Scam 2003: The Telgi Story Review: Intriguing but Lacks depth with Pacing issues

Scam 2003 : The Telgi Story is the second installment in the Scam franchise, and the first five episodes of the web series focus on the rise of Abdul Karim Telgi. The series is helmed by Tushar Hiranandani and features a captivating performance by Gagan Dev Riar as Telgi.

Unlike the flashy flamboyance of Harshad Mehta in Scam 1992, Telgi remains low-key and mostly understated in his endeavors, fully aware of the dangers of drawing attention to himself. We are introduced to Telgi on a train, selling fruits wrapped in a photocopy of his B.Com degree certificate. His focused dialogues and unique character catch the attention of a well-wisher, leading him to Bombay where he helps boost the revenue of a local guest house. After falling in love with the owner’s daughter and marrying her, Telgi goes to Saudi for a few years. Upon his return, Telgi’s story truly takes off.

Based on Sanjay Singh’s book ‘Telgi Scam: Reporter’s Ki Diary’ and with a screenplay by Karan Vyas, Kiran Yadnyopavit, and Kedar Patankar, the series delves into Telgi’s focus on stamp papers. The initial scenes provide insight into the production and distribution of stamp papers across the country. Telgi’s plan is to replace real stamp papers with fake ones in just six minutes by breaking into a moving train. Once successful, he aims to work with corporate companies and obtain an official license for a larger operation. However, the risks involved begin to surface.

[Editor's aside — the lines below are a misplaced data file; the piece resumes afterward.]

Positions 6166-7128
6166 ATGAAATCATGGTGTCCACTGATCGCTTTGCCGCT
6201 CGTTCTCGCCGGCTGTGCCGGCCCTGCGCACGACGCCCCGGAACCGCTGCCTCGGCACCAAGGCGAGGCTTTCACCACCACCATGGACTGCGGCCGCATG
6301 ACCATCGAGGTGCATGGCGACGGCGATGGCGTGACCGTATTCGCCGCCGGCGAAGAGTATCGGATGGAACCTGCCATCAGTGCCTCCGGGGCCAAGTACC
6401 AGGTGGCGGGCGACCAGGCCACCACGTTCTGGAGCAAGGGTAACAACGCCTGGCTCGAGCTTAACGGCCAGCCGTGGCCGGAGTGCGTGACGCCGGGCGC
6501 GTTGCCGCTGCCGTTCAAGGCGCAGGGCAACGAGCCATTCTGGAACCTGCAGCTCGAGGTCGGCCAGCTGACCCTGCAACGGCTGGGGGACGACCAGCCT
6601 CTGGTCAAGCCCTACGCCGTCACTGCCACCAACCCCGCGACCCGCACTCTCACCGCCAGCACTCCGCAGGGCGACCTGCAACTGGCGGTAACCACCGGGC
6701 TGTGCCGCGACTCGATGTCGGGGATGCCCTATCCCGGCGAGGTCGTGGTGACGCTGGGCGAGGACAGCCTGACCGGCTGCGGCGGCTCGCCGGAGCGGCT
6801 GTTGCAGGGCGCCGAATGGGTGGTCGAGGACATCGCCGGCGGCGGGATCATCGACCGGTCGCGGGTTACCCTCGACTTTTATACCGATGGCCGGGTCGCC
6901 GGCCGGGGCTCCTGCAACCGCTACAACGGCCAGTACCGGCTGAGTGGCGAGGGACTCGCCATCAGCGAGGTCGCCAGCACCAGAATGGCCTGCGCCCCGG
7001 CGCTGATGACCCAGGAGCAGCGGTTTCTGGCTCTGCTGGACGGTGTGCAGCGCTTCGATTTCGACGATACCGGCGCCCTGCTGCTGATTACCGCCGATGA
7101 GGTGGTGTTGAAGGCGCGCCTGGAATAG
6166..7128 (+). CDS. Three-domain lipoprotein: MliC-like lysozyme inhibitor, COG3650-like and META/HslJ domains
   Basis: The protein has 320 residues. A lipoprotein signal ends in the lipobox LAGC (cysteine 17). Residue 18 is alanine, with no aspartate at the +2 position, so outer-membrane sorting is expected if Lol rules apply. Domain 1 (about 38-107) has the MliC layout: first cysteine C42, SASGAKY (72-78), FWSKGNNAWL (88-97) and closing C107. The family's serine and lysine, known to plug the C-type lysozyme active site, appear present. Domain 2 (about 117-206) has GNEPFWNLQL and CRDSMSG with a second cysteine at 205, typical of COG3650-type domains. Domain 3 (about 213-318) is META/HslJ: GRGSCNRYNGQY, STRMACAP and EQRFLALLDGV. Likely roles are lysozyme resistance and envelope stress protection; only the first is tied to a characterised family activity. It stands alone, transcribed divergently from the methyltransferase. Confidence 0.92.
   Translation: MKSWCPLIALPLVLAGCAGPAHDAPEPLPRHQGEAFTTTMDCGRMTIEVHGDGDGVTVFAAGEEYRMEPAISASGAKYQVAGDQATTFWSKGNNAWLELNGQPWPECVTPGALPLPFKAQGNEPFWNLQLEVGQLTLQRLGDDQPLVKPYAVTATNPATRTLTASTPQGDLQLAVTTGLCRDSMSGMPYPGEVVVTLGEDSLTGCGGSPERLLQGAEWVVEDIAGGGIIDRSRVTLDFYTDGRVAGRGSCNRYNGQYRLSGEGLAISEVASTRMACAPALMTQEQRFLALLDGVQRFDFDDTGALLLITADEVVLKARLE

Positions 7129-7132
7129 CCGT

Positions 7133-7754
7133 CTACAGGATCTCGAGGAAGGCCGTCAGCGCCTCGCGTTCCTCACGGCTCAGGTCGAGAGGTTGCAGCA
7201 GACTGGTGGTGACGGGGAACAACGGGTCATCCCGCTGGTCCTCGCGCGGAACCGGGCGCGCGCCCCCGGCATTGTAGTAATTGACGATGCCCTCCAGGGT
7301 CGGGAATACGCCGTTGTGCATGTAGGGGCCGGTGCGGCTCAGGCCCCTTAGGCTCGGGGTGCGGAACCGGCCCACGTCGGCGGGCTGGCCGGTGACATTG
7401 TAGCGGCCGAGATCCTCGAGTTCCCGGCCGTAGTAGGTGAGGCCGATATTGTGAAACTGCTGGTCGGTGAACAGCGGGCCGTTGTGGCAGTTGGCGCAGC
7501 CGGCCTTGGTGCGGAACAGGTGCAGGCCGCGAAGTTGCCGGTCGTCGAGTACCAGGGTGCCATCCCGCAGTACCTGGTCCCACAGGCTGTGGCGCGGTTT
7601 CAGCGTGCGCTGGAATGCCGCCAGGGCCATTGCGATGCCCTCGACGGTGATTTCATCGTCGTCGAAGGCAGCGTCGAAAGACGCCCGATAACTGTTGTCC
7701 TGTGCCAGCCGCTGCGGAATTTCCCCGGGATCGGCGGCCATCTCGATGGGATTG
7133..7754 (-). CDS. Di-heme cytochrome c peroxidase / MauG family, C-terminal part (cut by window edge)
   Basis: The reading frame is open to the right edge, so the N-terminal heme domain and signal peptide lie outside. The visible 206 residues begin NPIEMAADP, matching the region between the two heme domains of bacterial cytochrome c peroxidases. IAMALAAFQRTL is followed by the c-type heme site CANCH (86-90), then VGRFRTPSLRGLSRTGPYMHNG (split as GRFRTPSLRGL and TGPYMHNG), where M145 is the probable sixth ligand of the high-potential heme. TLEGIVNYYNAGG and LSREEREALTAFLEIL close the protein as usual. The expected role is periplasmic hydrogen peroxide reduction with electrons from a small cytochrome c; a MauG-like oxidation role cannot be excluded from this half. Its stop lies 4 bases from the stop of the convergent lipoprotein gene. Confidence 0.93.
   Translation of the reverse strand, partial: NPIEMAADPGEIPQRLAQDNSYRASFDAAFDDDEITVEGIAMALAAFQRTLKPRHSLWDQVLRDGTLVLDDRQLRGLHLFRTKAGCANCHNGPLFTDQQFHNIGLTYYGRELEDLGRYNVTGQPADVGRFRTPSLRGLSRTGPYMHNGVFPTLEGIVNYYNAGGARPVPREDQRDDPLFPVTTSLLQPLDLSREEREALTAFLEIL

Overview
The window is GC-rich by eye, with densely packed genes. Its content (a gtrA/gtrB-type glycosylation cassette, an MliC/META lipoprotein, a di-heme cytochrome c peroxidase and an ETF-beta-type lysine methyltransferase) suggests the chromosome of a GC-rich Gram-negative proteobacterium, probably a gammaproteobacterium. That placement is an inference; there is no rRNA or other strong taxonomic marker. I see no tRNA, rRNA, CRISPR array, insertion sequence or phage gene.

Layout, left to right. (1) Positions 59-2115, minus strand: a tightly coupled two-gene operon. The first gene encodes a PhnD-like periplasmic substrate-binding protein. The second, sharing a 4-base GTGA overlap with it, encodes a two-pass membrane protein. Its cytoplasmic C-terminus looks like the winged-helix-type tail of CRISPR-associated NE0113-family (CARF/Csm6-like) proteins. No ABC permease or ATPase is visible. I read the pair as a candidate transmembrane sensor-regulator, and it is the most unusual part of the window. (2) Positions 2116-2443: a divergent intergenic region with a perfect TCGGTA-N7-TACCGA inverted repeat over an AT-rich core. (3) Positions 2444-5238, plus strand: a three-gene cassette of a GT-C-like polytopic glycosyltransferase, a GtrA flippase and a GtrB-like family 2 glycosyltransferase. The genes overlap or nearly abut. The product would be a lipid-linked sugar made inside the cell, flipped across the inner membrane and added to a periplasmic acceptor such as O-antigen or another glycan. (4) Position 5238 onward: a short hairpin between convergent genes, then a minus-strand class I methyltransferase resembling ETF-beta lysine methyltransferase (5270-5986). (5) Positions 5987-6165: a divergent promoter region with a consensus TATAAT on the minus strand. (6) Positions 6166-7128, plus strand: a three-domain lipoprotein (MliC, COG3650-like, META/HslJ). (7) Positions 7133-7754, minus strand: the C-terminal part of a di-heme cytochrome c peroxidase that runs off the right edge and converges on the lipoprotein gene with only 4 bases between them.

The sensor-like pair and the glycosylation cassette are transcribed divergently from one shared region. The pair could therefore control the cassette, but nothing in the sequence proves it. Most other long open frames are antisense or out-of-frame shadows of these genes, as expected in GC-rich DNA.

The central themes of ambition, greed, and the wealth gap between the rich and the poor are explored in this classic underdog story. While Scam 1992 effectively portrayed the pursuit of power rather than mere wealth, Scam 2003 occasionally struggles to maintain this context. The screenplay takes too long to establish Telgi’s modus operandi, and certain sequences lack depth and attention to detail. For example, a scene where Telgi meets a politician and offers him a bouquet filled with money feels hollow and unfocused.

Although the supporting characters and their involvement in the central story are fascinating, the groundwork for their development is lacking. The voiceover by Telgi feels rushed and at times spoon-feeds viewers. Additionally, the portrayal of Telgi from one perspective limits the depth of his character, despite Gagan Dev Riar’s commendable performance. The actor infuses the character with a restless energy, but the screenplay fails to fully utilize his talent.

The decision to split the series into two parts is questionable. With the first five episodes solely focusing on Telgi’s rise, the abrupt “To be continued” conclusion may hinder the overall reception of a story that relies on the juxtaposition of rise and fall. Only time will tell how this decision plays out.

Overall, Scam 2003: The Telgi Story showcases a compelling narrative and a standout performance by Gagan Dev Riar. The series, however, suffers from pacing issues and a lack of depth in certain aspects of the storytelling. Despite these flaws, it remains an intriguing addition to the Scam franchise and is worth a watch for fans of the genre.

Rating: ⭐⭐⭐

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